HSBC’s best conditions for cost cutting may now have passed.
HSBC shares have dropped as much as 4.6% on Tuesday, the most in almost two-years to the day, echoing the market’s reaction to disappointing full-year earnings report in 2017. Then as now, unsatisfactory cost results were partly to blame. Naturally, investors are looking across the sector too, with shares in more ‘locally’ focused rivals Lloyds and closer peer, Barclays both losing traction and Europe’s broadest bank sector index also underperforming.
It’s difficult to read the bank’s comments accompanying lower than forecast underlying income of $19.9bn as a wake-up call. Recent quarterly reports from continental lenders have been patchy at best whilst China’s economic counters have been deteriorating for over a year. But the sector chill is palpable enough given HSBC’s unique insights into challenges for European lenders in the world’s second-largest economy. “China remains subject to domestic and external pressures” said HSBC’s chairman, though he added “we expect it to maintain strong growth”.
Elsewhere, the group’s CEO pledged a “proactive” approach to costs and investments, whilst drawing the line at ‘harmful’ “short-term” decisions. It’s a signal that the best conditions for expenditure may now have passed, after reported operating expenses fell 1% to $34.7bn, but "mainly" due to lack of "costs to achieve expenditure in 2017". In other words, the absence of weighty expenses was a discrete advantage in 2018. With profits adjusted for further one-offs, including FX, rising just 3% and below forecast on all basis, CEO John Flint’s goal of getting cost growth to below underlying earnings growth looks set to remain elusive.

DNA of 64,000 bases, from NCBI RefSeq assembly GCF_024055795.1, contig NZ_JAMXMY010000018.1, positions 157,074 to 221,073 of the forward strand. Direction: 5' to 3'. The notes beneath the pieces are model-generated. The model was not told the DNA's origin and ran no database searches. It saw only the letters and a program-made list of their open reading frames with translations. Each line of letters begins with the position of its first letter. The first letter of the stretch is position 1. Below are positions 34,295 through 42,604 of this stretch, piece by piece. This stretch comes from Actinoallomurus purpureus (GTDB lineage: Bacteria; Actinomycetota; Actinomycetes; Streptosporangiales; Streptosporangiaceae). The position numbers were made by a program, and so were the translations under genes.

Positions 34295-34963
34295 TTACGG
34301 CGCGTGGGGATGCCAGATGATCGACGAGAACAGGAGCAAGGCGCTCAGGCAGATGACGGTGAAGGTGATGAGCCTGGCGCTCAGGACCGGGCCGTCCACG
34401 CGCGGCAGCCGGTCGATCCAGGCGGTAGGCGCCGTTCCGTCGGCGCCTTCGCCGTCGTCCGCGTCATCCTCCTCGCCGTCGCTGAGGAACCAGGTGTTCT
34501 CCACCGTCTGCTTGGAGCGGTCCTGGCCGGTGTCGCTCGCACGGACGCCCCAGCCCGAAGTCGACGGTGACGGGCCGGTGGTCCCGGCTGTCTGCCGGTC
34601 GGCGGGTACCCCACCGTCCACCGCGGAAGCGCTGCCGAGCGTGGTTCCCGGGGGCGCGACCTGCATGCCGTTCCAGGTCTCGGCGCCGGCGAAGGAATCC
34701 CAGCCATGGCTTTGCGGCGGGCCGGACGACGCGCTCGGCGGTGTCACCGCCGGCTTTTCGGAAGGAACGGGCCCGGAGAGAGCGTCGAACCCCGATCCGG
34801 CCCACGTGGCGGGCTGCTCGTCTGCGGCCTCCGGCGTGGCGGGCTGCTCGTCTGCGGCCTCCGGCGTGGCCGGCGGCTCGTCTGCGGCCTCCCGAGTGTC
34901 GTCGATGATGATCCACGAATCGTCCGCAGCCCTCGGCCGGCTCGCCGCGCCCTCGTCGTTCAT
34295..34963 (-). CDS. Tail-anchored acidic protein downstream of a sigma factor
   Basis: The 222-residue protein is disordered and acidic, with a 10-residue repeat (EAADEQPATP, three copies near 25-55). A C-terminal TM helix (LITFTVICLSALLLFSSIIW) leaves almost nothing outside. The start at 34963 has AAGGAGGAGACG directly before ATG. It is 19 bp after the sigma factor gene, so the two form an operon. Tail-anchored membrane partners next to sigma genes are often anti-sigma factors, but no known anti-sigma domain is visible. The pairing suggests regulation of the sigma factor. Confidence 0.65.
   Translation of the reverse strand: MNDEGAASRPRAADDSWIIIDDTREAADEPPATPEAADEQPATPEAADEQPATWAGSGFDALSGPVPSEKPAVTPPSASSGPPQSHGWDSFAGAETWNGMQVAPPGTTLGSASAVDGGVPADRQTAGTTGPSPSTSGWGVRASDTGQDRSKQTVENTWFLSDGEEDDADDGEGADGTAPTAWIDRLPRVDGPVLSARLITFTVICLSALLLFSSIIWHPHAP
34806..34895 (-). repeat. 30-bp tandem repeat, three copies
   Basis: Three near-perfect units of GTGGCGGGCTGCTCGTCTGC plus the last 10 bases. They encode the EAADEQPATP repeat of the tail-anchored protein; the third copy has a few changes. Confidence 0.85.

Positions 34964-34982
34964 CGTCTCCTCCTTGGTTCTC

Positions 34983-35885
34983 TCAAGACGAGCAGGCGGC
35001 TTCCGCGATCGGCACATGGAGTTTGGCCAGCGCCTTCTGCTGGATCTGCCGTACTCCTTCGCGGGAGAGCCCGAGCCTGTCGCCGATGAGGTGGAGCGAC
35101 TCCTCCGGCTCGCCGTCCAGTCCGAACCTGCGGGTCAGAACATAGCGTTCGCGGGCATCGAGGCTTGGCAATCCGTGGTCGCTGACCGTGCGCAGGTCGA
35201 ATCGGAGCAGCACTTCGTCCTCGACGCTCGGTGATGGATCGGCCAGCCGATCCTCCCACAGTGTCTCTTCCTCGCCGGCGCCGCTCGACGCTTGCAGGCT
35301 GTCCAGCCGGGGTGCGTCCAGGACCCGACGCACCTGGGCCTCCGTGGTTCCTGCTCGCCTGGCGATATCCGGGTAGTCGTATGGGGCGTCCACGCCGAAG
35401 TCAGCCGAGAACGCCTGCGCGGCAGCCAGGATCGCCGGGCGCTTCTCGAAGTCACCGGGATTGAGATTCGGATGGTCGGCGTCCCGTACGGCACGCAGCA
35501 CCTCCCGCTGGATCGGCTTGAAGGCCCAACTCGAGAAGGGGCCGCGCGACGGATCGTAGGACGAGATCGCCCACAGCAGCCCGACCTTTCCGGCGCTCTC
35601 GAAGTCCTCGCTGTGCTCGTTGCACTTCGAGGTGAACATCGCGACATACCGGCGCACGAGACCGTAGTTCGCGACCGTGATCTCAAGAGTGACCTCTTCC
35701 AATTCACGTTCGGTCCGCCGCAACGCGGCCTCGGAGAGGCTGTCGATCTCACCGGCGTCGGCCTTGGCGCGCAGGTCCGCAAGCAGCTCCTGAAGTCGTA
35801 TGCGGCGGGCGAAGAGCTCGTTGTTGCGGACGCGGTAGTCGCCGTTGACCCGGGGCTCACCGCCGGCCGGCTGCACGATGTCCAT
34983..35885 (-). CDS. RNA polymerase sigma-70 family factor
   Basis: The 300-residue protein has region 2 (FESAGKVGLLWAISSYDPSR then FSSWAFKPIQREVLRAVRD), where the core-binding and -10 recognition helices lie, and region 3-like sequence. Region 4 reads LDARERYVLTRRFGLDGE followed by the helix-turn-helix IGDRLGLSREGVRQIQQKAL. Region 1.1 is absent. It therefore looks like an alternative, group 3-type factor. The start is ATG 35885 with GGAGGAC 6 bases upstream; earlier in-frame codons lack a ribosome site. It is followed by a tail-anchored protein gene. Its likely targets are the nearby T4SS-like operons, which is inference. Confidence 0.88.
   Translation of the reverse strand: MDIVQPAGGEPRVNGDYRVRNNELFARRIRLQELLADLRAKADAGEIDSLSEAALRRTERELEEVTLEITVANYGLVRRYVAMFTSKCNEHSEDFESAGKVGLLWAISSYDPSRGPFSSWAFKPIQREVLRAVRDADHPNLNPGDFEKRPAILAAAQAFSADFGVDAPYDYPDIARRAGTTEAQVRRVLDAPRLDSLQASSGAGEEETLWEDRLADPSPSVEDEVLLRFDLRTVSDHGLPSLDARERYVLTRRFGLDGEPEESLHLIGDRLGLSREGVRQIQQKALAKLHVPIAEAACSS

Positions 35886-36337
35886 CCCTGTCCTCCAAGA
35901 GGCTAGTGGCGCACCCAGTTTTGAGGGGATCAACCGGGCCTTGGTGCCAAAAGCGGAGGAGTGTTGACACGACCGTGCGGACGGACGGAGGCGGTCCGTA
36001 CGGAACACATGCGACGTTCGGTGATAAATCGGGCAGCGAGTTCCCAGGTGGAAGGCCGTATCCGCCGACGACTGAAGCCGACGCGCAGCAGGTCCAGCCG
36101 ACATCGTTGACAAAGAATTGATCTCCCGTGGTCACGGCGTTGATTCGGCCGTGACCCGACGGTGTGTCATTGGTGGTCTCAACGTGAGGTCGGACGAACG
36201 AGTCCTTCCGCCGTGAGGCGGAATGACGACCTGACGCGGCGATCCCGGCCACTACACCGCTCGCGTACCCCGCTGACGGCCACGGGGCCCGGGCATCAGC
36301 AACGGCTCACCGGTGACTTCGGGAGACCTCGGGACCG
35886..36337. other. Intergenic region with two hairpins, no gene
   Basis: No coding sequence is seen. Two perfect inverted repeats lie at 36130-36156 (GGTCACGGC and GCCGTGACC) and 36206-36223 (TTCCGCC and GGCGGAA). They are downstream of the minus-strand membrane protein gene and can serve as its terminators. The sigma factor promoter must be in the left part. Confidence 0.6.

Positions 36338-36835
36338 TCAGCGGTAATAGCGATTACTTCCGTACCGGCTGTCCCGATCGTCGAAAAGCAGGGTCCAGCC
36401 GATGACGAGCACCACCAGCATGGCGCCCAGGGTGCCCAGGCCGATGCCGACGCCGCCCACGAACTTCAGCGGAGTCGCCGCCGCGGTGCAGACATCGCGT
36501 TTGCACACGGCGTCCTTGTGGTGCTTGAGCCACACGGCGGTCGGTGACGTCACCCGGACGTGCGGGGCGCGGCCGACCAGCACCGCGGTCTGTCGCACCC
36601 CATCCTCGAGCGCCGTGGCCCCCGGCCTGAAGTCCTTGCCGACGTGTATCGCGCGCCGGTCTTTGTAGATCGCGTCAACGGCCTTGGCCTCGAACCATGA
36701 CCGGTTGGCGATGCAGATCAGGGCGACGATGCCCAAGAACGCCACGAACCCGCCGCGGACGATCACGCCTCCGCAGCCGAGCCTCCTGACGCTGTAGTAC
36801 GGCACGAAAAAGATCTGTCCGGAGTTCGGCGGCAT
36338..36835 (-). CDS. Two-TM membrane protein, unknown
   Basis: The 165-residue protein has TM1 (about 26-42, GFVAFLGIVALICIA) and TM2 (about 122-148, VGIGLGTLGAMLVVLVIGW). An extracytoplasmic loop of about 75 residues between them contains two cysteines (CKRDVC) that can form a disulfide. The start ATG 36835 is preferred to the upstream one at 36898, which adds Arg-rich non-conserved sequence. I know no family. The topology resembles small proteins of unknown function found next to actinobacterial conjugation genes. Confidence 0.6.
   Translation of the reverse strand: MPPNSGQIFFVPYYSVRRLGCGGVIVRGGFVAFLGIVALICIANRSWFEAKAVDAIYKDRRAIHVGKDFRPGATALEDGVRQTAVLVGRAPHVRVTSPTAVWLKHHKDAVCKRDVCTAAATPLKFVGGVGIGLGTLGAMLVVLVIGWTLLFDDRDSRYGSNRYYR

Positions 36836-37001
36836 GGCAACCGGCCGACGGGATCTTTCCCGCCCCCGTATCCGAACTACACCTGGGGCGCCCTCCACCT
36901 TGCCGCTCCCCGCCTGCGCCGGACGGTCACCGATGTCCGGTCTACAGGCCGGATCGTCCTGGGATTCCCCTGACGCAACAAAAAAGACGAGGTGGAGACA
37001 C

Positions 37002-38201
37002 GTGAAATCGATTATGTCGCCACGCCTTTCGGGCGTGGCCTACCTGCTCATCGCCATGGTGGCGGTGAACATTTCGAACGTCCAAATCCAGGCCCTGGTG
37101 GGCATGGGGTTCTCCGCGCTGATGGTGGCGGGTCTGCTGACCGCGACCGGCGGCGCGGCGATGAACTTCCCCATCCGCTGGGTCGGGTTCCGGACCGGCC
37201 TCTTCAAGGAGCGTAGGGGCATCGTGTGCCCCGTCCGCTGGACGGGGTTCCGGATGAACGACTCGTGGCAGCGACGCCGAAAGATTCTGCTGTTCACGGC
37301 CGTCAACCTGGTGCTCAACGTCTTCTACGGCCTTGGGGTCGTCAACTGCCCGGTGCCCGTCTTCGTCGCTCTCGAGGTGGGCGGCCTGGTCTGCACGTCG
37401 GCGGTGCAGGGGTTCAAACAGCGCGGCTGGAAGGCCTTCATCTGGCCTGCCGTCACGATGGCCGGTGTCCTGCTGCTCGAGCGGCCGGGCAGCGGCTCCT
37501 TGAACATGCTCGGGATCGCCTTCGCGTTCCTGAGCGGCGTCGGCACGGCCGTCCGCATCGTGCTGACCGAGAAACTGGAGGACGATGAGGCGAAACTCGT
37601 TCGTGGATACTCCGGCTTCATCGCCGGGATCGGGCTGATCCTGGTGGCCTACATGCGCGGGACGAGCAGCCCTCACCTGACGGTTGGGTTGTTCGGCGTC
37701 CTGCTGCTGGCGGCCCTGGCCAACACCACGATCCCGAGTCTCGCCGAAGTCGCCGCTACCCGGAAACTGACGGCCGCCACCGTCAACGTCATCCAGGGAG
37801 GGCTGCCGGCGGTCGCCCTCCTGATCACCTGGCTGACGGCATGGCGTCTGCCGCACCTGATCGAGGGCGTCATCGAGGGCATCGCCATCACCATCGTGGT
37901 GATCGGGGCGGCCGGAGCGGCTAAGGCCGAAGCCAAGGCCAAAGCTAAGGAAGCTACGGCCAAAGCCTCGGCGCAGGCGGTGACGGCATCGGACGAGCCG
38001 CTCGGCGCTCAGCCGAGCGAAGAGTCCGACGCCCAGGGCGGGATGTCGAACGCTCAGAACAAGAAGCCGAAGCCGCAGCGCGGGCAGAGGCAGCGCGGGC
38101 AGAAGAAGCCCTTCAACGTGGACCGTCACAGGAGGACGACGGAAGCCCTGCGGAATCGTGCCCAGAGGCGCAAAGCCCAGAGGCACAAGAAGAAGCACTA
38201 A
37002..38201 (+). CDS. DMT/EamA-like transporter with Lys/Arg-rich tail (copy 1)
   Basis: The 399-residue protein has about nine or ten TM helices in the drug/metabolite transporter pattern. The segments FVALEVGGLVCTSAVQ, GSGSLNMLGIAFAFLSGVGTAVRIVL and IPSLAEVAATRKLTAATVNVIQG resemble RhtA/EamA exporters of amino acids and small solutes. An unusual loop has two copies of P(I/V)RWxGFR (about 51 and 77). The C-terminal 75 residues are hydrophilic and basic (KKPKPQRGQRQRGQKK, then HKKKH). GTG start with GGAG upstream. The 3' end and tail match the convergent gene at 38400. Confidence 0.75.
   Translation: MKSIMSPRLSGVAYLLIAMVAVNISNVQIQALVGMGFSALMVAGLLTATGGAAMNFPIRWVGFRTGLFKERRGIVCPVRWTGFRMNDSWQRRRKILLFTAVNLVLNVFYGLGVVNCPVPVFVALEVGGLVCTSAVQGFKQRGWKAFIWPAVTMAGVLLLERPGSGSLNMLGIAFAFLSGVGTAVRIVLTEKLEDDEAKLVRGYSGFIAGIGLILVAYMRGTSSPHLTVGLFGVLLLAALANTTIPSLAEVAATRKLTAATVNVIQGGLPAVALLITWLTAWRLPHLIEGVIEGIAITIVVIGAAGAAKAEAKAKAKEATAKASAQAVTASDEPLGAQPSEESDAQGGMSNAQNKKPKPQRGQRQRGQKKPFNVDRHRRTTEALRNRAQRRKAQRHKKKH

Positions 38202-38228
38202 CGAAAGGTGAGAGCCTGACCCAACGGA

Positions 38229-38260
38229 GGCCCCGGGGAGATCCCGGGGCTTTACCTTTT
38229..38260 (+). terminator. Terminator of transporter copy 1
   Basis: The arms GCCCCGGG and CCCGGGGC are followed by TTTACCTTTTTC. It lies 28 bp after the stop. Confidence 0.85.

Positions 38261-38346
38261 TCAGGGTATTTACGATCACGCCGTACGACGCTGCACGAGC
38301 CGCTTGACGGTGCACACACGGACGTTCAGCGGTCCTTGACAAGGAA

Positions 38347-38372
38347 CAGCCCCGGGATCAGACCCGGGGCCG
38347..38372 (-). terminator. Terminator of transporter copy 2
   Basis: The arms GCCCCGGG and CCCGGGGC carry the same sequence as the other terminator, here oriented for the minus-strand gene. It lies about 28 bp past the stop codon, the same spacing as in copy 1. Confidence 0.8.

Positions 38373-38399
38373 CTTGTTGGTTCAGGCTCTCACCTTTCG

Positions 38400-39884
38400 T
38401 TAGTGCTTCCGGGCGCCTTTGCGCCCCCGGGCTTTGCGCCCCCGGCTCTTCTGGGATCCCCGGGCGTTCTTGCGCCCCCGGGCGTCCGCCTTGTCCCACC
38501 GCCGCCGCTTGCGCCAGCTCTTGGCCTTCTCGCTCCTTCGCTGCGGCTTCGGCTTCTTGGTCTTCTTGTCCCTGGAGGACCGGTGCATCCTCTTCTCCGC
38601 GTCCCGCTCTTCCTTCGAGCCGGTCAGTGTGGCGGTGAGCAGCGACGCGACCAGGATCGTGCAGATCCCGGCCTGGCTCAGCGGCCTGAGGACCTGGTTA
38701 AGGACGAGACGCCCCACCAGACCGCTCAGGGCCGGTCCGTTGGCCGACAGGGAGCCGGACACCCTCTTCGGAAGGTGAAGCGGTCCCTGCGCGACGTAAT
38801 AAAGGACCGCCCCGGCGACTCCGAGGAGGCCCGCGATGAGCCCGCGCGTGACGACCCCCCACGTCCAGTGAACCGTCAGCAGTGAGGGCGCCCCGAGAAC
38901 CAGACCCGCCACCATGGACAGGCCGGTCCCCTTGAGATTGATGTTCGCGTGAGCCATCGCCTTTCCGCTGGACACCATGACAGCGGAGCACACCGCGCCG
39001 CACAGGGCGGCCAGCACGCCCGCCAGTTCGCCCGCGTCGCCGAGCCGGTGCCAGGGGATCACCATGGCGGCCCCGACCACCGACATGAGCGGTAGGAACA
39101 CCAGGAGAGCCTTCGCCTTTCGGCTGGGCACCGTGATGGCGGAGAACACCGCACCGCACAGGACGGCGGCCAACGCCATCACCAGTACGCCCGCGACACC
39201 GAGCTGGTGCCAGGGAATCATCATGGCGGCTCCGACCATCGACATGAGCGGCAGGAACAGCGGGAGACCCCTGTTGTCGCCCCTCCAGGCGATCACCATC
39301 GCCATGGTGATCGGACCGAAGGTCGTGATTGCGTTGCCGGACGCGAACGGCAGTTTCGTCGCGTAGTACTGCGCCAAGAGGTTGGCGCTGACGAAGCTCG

In 2018 at least, any negative impact on attributable capital was contained. Dividends were largely in line with expectations. But the core capital ratio retreated 50 basis points to 14%, calling the rate at which HSBC pay outs have accelerated over the last few years (including buybacks) into question. This thinking helps explain why HSBC stock is lagging more domestically focused large rivals so far year, trading down about 2% since the end of December. That compares with a rise of 12% by Lloyds and RBS’s 17% gain. After all, EPS growth at Europe’s largest bank has latterly been projected to be 11.4 times the value its shares, well above most of the competition. HSBC stock could struggle to ditch a negative bias anytime soon.
Normalised share price chart [19/02/2019 15:10]
Source: Refinitiv/City Index
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